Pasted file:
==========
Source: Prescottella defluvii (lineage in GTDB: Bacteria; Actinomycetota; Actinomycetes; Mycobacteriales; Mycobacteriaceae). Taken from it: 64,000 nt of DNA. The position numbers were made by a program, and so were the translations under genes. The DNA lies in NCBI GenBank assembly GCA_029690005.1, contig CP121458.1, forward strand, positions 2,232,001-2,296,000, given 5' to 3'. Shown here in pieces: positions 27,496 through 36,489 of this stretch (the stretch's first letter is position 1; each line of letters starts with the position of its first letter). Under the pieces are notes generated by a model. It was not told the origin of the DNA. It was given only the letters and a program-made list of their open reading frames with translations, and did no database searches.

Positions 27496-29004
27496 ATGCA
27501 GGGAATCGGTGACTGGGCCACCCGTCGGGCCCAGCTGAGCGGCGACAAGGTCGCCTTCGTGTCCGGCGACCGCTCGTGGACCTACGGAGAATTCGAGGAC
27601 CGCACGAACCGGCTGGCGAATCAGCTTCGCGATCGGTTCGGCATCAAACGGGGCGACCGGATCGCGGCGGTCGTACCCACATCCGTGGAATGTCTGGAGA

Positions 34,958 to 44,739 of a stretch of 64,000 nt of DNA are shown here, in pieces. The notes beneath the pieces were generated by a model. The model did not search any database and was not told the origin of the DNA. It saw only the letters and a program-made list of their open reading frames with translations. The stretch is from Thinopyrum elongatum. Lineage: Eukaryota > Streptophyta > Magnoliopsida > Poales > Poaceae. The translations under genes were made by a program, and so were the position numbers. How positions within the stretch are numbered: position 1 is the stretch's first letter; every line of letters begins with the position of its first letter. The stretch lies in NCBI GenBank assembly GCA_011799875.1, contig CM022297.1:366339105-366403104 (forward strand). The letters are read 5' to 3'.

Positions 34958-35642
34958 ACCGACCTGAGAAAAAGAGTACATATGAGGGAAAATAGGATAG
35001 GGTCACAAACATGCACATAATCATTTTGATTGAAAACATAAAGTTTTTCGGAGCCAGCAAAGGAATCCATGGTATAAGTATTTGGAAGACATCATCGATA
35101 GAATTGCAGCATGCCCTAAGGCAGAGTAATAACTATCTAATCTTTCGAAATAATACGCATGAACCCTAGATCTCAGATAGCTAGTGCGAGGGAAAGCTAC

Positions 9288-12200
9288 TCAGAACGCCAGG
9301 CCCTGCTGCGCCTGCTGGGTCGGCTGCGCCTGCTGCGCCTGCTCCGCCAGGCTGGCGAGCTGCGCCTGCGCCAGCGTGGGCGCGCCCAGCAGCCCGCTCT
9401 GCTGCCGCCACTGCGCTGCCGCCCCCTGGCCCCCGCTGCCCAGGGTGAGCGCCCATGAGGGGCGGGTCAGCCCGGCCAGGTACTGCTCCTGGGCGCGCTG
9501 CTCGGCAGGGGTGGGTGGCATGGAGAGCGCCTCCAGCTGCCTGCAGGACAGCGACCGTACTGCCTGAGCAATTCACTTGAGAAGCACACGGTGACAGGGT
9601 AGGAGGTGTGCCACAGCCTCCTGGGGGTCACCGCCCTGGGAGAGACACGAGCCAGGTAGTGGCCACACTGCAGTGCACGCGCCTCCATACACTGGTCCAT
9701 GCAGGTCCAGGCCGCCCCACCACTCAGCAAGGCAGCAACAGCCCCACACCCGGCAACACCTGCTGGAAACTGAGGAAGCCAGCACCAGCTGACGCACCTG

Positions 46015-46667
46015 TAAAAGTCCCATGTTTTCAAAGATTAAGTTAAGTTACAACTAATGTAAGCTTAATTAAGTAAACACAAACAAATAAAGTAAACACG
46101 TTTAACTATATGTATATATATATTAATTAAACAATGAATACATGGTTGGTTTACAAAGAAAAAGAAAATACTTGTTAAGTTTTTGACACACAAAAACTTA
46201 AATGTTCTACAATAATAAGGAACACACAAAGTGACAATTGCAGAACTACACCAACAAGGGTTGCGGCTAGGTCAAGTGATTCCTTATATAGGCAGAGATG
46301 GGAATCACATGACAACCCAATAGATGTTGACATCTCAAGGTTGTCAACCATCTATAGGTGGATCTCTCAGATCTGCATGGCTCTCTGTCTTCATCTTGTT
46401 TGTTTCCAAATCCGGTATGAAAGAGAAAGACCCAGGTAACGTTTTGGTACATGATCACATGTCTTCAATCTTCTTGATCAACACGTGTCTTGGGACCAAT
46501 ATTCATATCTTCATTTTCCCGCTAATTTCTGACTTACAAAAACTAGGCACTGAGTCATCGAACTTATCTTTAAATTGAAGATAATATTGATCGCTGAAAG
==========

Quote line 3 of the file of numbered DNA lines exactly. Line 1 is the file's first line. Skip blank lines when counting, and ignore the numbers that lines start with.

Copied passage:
27496 ATGCA